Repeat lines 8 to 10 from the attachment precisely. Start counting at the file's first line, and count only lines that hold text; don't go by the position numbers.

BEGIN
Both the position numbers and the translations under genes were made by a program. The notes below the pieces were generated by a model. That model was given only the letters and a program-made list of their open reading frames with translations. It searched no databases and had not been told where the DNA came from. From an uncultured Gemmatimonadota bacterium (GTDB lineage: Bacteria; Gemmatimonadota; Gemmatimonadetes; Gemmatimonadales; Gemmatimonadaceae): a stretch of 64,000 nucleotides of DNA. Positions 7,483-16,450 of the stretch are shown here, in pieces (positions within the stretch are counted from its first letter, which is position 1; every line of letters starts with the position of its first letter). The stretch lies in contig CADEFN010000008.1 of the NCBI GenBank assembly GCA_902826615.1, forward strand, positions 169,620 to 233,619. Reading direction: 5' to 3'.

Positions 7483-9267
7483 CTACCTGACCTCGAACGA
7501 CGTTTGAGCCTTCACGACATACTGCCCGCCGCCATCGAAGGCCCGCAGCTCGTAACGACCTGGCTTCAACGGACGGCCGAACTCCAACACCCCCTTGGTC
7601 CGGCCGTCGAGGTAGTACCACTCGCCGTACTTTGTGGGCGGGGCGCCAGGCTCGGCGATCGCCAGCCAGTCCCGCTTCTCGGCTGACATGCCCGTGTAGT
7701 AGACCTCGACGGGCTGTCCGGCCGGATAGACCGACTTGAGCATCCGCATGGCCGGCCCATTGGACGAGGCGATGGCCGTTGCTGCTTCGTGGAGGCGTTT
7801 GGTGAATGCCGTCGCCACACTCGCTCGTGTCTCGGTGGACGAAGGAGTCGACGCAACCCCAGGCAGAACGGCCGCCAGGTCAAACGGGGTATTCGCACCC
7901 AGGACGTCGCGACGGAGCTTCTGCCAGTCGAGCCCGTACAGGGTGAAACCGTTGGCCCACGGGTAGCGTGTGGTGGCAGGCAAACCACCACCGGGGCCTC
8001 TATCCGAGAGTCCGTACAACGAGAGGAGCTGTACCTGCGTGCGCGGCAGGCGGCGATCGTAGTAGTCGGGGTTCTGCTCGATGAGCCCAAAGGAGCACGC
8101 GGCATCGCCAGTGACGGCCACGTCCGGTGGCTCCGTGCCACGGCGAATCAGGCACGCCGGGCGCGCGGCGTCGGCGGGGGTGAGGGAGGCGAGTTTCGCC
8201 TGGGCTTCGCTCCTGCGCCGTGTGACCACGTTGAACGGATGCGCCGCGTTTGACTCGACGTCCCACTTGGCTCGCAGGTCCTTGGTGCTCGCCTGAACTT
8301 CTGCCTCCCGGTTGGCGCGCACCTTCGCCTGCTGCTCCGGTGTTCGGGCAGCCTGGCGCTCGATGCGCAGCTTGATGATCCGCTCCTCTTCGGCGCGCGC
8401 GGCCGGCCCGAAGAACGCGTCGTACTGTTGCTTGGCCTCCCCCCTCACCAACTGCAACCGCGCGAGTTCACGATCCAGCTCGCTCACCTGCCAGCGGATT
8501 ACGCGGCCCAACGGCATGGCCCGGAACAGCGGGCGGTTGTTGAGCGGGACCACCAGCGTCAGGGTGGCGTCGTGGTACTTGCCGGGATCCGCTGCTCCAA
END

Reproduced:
7901 AGGACGTCGCGACGGAGCTTCTGCCAGTCGAGCCCGTACAGGGTGAAACCGTTGGCCCACGGGTAGCGTGTGGTGGCAGGCAAACCACCACCGGGGCCTC
8001 TATCCGAGAGTCCGTACAACGAGAGGAGCTGTACCTGCGTGCGCGGCAGGCGGCGATCGTAGTAGTCGGGGTTCTGCTCGATGAGCCCAAAGGAGCACGC
8101 GGCATCGCCAGTGACGGCCACGTCCGGTGGCTCCGTGCCACGGCGAATCAGGCACGCCGGGCGCGCGGCGTCGGCGGGGGTGAGGGAGGCGAGTTTCGCC